SS: We started off writing songs over the telephone! But however I send Tony music, he always comes back with lyrics that blow me away. I love it when he is tracking his vocals because I will start picking out lines and be like, “Holy shit! Did you just say (insert great Tony line here)?” I have a lot of “holy shit” moments with Tony because his pen is mightier than most.

But the best part about our friendship is that we laugh a lot. We have a lot of inside jokes after 30-plus years of friendship and, even more importantly, during times when things have been truly bleak in my life he was right there with me.

MW: Do you have a favorite song on the new album?
SS: Hm. Can’t pick one. I love “The Last Laugh” because it’s about Bill “Pat Fear” Bartell. I miss Bill. I also love the energy of “30 Seconds,” and the story behind the lyrics is awesome. (Google “Jack Parsons.”) And then there is “Dish.” I had goose bumps when I heard the words the first time: “With this pen, I’m going to fuck you up.” The song was about Kelly Thomas but look at how timely it still is. It hit home again when people held up their pens for Charlie Hebdo. The pen is mighty and it will someday topple fists, Tasers, chokeholds, and religious fanaticism.

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MW: The recent one-year anniversary of Fullerton police officers going unpunished for killing the unarmed and innocent Thomas really makes it feel like a fresh wound.
TR: The Kelly Thomas verdict was something that affected all of us. In fact, Steve’s family and my family were out on the marching lines, and so were Rikk Agnew and his family. The murder of Kelly Thomas stands as one of the most devastating acts of cruelty in the history of Fullerton, and it is something that brought all of us together.

Throughout the history of the band, we have tried our best to deal with contemporary issues without sounding dated. I think we have done that well, and that is why our records transcend generations and any specific time frame. They sound fresh whenever you hear them. That’s part of the reason that they work. And, yes, I think most of the Adolescents’ recorded catalog is great–with the possible exception of Brats in Battalions.

MW: Are there fans who see your set list and think “Let It Go” is a song from Frozen?
TR: Haha. Spoken like a father who has heard the Disney song a million times. Actually, believe it or not, I haven’t seen Frozen and only learned of the song on news radio and the byline was “how to get annoying songs out of your head.” But I haven’t had anyone comment on it before. Maybe they are closet AM Disney fans that don’t want to be outed.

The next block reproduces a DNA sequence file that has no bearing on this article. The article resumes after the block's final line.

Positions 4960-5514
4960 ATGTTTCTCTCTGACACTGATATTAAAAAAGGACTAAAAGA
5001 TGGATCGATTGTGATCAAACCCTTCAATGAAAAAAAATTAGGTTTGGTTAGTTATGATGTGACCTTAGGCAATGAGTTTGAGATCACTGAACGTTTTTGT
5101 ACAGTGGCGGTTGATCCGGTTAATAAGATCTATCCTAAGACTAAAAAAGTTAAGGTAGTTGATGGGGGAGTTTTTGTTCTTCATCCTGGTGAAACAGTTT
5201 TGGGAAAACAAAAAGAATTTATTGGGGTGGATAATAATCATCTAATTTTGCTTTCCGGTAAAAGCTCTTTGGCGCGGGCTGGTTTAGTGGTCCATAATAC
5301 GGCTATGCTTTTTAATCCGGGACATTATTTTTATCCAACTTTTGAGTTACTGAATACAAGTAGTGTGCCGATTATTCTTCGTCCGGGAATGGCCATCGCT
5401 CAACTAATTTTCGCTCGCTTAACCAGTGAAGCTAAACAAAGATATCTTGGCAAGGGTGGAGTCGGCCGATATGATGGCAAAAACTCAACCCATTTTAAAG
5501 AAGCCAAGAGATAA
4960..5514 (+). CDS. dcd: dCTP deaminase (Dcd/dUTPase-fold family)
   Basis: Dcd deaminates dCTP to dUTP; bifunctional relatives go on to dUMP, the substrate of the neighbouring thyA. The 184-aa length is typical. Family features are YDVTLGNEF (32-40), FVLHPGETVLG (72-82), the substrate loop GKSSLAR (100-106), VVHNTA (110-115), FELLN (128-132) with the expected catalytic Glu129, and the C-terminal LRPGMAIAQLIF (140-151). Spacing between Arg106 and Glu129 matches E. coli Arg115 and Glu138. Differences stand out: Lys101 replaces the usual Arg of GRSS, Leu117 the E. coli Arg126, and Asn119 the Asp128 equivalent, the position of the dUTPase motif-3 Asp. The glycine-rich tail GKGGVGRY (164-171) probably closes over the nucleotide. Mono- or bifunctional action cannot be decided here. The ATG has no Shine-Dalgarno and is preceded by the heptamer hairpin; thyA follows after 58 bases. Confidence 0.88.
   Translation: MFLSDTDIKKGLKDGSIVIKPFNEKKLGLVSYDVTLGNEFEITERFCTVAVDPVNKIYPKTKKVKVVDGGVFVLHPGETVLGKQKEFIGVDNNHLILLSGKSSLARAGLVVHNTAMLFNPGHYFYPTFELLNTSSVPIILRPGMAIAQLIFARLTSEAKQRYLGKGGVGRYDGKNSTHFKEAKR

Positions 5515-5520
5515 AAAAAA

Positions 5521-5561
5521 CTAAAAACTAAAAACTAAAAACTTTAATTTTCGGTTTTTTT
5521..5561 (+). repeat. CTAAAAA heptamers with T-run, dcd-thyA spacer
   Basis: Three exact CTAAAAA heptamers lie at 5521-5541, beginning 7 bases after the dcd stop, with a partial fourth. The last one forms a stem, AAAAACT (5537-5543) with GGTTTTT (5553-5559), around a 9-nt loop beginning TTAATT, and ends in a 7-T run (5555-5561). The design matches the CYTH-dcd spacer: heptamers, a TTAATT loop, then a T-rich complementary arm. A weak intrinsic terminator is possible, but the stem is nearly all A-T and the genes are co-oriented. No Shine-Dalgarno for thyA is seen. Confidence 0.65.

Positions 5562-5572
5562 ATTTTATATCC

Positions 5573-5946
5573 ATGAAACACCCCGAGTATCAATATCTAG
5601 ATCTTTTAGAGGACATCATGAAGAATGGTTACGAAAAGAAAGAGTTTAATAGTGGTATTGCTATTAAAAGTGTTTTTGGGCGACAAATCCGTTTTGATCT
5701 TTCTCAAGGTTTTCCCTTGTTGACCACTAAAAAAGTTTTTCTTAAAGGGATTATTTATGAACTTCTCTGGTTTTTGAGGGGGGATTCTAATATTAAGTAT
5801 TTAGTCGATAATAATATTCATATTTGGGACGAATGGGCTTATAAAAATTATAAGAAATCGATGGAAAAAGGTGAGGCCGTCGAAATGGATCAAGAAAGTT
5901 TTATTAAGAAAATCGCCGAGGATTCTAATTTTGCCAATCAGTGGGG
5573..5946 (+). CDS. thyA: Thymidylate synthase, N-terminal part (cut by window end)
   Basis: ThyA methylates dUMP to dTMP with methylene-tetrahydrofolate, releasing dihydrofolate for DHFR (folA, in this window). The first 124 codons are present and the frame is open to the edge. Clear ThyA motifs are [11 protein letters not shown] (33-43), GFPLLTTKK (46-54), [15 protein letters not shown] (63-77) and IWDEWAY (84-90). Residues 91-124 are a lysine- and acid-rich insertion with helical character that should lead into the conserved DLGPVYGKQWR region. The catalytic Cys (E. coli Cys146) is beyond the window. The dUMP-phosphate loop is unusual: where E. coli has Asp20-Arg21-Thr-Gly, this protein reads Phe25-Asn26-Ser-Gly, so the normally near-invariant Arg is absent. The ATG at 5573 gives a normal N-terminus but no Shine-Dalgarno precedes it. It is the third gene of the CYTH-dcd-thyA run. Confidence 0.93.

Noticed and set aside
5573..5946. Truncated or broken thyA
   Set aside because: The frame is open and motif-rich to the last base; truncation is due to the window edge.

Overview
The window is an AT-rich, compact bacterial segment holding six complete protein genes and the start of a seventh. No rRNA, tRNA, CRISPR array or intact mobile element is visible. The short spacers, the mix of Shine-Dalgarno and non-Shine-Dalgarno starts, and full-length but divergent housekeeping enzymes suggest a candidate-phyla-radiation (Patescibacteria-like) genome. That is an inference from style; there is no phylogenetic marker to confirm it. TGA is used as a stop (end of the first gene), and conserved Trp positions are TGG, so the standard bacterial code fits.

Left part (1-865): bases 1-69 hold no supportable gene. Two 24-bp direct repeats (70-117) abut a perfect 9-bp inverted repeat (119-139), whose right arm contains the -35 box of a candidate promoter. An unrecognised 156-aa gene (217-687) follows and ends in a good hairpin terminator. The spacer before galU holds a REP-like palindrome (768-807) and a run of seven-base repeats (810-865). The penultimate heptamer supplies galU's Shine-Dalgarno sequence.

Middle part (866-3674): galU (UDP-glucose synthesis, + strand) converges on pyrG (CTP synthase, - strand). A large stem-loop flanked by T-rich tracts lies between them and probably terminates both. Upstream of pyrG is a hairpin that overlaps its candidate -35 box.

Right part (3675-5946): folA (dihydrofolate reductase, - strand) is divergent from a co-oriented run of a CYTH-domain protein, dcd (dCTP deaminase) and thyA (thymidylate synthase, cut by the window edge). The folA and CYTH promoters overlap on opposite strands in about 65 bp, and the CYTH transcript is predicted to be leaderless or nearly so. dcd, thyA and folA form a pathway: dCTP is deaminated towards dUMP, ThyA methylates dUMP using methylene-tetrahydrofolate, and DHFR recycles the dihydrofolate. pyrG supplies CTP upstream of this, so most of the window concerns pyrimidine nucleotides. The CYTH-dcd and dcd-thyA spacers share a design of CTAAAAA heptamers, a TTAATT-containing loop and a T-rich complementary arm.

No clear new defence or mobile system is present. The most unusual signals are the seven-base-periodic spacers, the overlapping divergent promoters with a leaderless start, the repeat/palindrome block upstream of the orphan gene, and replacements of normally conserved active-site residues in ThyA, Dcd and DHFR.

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MW: Can you tell me a little bit about how Dan, Ian, and Mike came on board? They’re rock solid!
TR: Dan Root is a great guitarist. He was in a band called One Hit Wonder that was on Nitro and had toured the world pretty extensively. Remarkably, of all that he is done, that is the band I hadn’t seen! I did see him when he played with Jack Grisham in Tender Fury, as well as the years he worked with our mutual friend Rik L. Rik and, more recently, with Steve in CJ Ramone’s band. He brings a great dynamic and, like Mike, a sense of humor and friendship.

SS: Dan is awesome. We became friends back when he was playing with Jack in the mid ’80s. When I was in Tender Fury very briefly, Jack called me up and said, “You and Dan goof around too much. I need you to help me keep Dan under control.” I thought, “Screw that. I like Dan out of control!” He is an amazing guitarist and a great hang.

TR: Leroy was a great player but he was really clear that he could only record, so that was that. Ian Taylor, on the other hand, has made the commitment by driving up from San Diego to be a part of this. He has a rich musical history, having come from the desert area and playing in Unsound and Mondo Generator, and I was a fan of his band Furious IV in the ‘90s.

SS: Right when we were starting to look for a new guitarist, Tony ran into Ian randomly, called me, and said, “Hey, I ran into Ian and he said, ‘If you ever need someone…‘“ It was so random, yet makes perfect sense because he is a great fit.

TR: Mike Cambra is a dynamite drummer. As much as bringing a great style, he is just a really cool guy. Interestingly, his uncle was in the Tubes.

SS: Mike plays in Death by Stereo with my friend Efrem. That’s how we met. An awesome drummer and great dude.

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MW: Lisa, do you remember exactly when you first met Steve and Tony?
LF: Actually, I don’t. I remember talking to Frank on the phone and making a deal to record the Blue Album while I was working at Bomp! Records. I think the first time I met the whole band was the first day making the Blue Album at Perspective Sound in beautiful Sun Valley, CA. Steve didn’t bring his bass. But anyone can feel free to set me straight on this. This is why history books of any kind are so utterly suspect…

MW: But now you’ve got this great new album coming out, essays in photo books, appearances in record collector documentaries, and anniversary shows–are you on a roll or what?